Three Keys to a Healthy Relationship with Your Teen/Young Adult Child

Later this week I will travel to spend time with Katie and her husband. We are all very excited. There was a time many years ago when I could not have imagined a fun visit like this. Most of you have read either here or in my book, Love No Matter What: When Your Kids Make Decisions You Don’t Agree With, about a difficult season in our family’s life. Katie was on her own journey and we were at odds most of the time. Katie and I both had a part to play. One day God got my attention and let me know that if I did not change the way I related to Katie I was going to do serious damage to our relationship.

Yes, I had a part to play—a big part—in the health of our relationship. I was not and could not be responsible for how Katie responded, only for my part of the relationship.

I talk at length in Love No Matter What about the changes that God worked in me. Today I want discuss two things that I see many parents stumble over.

  • The Power of the Apology—Believe it or not, you are not always right and your child is not always wrong. Do you have the attitude that says you are always right and if there is a problem it lies with your child? If you have conveyed this message to your child, it is time for an apology.

Do you understand your child’s world? I think it is almost impossible to understand a preteen,             teen, or college student’s world today. Technology has created many subcultures that we cannot           enter or understand. Ask God to help you see life from your child’s perspective. As you do, you               let God show you where you might be adding to her stress or problems. Go to her and offer a                 heartfelt apology. Let her know you don’t fully understand her life, but want to be there for her.

Maybe it is hard for you to apologize because you have not forgiven your child. You are hanging            on to his offenses and will not let them go. If you do not forgive your child, you cannot ask your            child for forgiveness. The relationship stays stuck.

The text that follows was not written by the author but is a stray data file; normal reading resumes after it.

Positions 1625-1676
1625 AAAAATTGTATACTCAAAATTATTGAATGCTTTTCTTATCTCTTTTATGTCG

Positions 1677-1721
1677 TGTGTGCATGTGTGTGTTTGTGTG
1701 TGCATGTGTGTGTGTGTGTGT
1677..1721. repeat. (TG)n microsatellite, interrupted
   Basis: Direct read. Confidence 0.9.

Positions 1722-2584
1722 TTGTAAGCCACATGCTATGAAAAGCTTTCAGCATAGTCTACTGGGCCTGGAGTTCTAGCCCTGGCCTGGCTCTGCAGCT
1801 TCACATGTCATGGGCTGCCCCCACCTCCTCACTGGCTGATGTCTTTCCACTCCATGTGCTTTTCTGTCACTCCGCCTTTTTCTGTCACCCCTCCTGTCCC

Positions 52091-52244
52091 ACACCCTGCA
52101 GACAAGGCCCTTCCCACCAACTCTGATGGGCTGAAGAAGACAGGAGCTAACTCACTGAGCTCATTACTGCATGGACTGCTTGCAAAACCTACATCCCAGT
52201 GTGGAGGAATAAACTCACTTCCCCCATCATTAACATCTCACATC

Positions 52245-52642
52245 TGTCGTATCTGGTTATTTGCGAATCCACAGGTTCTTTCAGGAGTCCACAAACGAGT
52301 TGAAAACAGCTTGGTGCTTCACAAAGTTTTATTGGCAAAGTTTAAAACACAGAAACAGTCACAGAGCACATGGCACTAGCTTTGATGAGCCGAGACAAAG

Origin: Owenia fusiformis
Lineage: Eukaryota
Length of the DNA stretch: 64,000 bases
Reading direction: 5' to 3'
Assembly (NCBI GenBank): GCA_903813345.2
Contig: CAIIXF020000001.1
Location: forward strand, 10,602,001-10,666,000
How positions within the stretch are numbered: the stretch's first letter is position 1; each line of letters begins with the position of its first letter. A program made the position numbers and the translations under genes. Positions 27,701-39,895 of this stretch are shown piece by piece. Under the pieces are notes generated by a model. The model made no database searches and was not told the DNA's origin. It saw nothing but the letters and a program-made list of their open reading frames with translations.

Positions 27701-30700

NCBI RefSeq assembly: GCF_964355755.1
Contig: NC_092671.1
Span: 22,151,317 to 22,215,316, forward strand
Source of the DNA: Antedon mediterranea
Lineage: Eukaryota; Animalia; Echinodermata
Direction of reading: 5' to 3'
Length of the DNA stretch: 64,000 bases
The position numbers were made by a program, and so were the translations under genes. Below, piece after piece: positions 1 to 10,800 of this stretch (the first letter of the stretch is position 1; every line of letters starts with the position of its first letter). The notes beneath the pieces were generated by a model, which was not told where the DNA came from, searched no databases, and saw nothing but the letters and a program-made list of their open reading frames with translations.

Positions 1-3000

• Let God Change You—Yep, the stress in your relationship with your child is not just about her. It’s about how God wants to change you as well. I thought I was doing everything I could do for my daughter. But God made it clear to me that my parenting needed an overhaul. My first priority needed to change from rules to relationship. As I said previously, Katie and I both had a part to play in the stress of our relationship. If I wanted a better relationship with Katie, I needed to change.

I often hear from parents who tell me about the tragic state of their relationship with their child. Without hesitation they tell me how their child has messed up. Rarely do they tell me how they have messed up. When I offer advice similar to the above, they are resistant.

In Romans 12:18, Paul tells us to live at peace with each other—as far as it depends on us. Forgiveness, apologizing, letting God change you are ways we can live at peace with our kids.

The takeaway today is pretty simple.

  • Forgive your child. We all need forgiveness. That’s why Jesus came. God forgives you. You can forgive your child.
  • Apologize. Apologize for what you know you have done and for any hurt you did not know you imposed. An apology may be exactly what your child needs in order to open his heart towards a healthy relationship with you.
  • Cooperate with God working in you. Ask God to make you the parent your child needs. God will make it clear to you the areas and ways He wants to see change in you. Follow His nudges. After an apology, your humility and genuine effort to pursue relationship will speak your sincerity to your child.

Katie has grown into a fabulous young woman. I cannot take the credit for her growth or accomplishments. My part was to become a positive voice and encouragement to her.

Of the above three takeaways, which one or ones is your next step in building a relationship with your child?


For more ideas on parenting preteen, teen, and adult kids, check out Love No Matter What: When Your Kids Make Decisions You Don’t Agree With.

Brenda Garrison is an author and speaker who empowers women with the confidence to live their calling. Brenda is currently pursuing a Bachelor of Science Degree in Ministry Leadership with a Concentration in Women’s Ministry at Moody Bible Institute. She and her husband, Gene, are the parents of three young adult daughters and live near Metamora, IL.

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